Some people consider grammar an annoying technicality that doesn’t warrant much effort because what really matters is what you have to say.
We disagree. From crafting press releases to developing copy for client brochures and everything in between, writing is a passion of ours and we think it’s important to make the effort to get it right.
Mistakes can happen, of course, especially if you’re up against a tight deadline. That said, content is king and we’re always mindful of the fact that grammar glitches can colour an editor’s view. In the worst case scenario, grammatical errors could torpedo any chance your content has of making it into publication, either in print or online.
Paying attention to grammar will never kill creativity and it’s definitely worth taking time out to check your work to avoid falling into the kind of grammar traps that could raise questions about your credibility as a writer.
Here are six common mistakes:
- There, their or they’re? To be clear on when to use them, ‘there’ indicates a place, ‘their’ denotes possession and ‘they’re’ is a contraction of ‘they are’. To help you check you are using the correct word for the context click on the word and press ‘control + F’ on a PC or ‘command + F’ on a Mac.
- Its or it’s? Apostrophes will always trip up the unwary. Use ‘Its’ to indicate belonging to and ‘it’s’ to abbreviate ‘it is’.
- Who or whom? ‘Who’ is the pronoun when referring to humans or animals with names and is generally the grammatical subject of sentences, phrases or clauses. ‘Whom’ refers to the object of a verb or preposition. As a simple tip, if you could say he/she use ‘Who’, but if you could replace the word with him/her, use ‘Whom’.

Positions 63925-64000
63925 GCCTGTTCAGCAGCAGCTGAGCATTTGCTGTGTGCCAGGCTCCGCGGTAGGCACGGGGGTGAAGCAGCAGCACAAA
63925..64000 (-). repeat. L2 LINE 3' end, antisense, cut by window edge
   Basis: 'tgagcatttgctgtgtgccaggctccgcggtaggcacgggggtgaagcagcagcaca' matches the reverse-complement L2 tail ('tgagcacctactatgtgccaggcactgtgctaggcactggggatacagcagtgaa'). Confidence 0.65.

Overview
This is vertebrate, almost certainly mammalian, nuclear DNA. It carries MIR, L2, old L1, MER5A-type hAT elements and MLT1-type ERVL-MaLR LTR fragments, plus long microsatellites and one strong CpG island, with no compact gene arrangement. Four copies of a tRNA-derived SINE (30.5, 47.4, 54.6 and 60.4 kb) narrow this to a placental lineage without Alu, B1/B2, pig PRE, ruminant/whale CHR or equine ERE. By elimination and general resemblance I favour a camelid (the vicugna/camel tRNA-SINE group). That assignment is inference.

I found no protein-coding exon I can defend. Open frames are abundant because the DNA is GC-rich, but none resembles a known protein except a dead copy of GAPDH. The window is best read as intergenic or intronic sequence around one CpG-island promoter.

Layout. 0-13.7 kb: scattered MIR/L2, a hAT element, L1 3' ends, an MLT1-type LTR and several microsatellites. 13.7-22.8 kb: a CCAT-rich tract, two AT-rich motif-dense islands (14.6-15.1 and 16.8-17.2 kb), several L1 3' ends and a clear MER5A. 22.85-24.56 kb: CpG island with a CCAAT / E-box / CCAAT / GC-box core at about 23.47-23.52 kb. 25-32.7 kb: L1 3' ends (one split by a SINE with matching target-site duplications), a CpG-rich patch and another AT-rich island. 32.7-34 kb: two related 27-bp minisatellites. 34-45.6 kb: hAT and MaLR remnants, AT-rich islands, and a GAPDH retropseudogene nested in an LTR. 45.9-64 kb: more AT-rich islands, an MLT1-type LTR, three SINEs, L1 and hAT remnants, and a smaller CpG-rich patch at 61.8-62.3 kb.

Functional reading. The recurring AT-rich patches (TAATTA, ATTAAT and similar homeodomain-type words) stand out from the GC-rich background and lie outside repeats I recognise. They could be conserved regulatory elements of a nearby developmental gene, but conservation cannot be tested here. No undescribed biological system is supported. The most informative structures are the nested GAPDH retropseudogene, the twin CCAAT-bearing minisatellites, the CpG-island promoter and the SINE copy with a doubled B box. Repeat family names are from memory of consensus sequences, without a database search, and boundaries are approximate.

- Compound modifier: Also called a compound adjective, phrasal adjective or adjectival phrase, this is two or more words that express a single concept preceding a noun, e.g. six-month period or case-by-case analysis. Typically, a hyphen (-) is used to link all the words in the compound, except the adverb ‘very’ and any adverb ending in ‘-ly’.
- Passive voice vs active voice: When using active voice, the subject performs the action indicated by the main verb, e.g. Harry is watching TV. When using passive voice, the subject acts upon the verb, e.g. the windows have been cleaned.
- Semicolon: Use this punctuation mark (;) to indicate a pause between two main clauses, e.g. ‘Call me tomorrow; I’ll tell you the answer then.’ You can also use semicolons to separate items in a sentence that already contains commas.
English grammar has its rules, and there are often exceptions to them, but with practice and a short refresher, you can improve the quality of your writing.
If you have any questions or would like to talk about the best way to get your message across, contact us on 01785 247588 or click here.